News

  • Tie Kuan Yin tea how to brew?

    Ti Kuan Yin, adored by many people like light oolong tea. If you pour boiling water over it, the taste will be so-so, expressionless, and weak. But if you figure out how to brew Ti Kuan Yin correctly, you will get pleasure, benefit, and an interesting tea state from tea drinking. Cooking oolong is quite simple, but it is important to know the nuances.
  • Rooibos history - African tea

    Rooibos is not tea is a different plant. It does not grow anywhere other than the Cederberg mountain range in South Africa. Attempts to grow Rooibos in other countries have not been successful.

    Rooibos is a shrub with green leaves that turn red after fermentation. Rooibos means from Afrikaans - red bush.

  • Matcha - Mysterious Japanese Tea

    Matcha Ceremonial and Matcha Premium

    ...A Ceremonial Matcha is valued above a Premium Matcha. In the Japanese tea tradition, this tea is closely related to religion. Matcha was originally an aristocratic drink that was served to the upper classes during a meditation ceremony.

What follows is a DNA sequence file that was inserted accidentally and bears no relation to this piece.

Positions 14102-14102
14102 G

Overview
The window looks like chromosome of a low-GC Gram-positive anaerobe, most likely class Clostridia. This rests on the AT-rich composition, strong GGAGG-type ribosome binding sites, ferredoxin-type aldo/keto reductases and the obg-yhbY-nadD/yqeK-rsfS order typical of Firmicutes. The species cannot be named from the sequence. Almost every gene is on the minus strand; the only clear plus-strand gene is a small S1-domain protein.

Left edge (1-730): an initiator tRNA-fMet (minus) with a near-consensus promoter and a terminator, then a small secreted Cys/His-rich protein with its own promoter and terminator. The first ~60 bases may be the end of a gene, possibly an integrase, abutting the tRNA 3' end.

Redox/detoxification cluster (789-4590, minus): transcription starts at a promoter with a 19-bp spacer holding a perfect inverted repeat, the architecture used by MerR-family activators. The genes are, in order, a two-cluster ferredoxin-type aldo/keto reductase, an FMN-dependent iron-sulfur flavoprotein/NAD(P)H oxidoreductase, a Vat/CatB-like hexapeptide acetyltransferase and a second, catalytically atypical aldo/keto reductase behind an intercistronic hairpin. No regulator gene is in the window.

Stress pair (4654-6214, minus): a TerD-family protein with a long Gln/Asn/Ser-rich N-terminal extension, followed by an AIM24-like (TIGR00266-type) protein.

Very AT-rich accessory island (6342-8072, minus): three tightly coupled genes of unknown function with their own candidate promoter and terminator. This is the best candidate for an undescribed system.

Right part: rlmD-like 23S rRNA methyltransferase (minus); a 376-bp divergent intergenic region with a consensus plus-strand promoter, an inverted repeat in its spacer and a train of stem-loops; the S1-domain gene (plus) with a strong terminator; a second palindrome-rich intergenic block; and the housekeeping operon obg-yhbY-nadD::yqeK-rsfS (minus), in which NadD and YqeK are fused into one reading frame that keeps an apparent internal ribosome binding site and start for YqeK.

There is a standard for culinary Matcha - this is tea powder, which is added to desserts, baked goods, and lattes. We decided to focus on the higher categories and we don't have one on sale.

  • How does tea grow?

    Did you know that all tea, despite its variety, is made from just one plant?

    Considering that people have been drinking tea for over 5000 years, this is relatively new knowledge.
    Only in 1843, the English botanist Robert Fortune (the one who stole the secret of tea production in China and transferred it to Darjeeling) established that the difference between black tea and green tea lies in processing technologies, and not in the use of different botanical plant species.
  • Classifications in the world of tea

    Historically, the tea classifications received its origin from the British East India Company. The major historical classifications are still being used to this day in India, Sri Lanka, Kenya, and other former British colonies.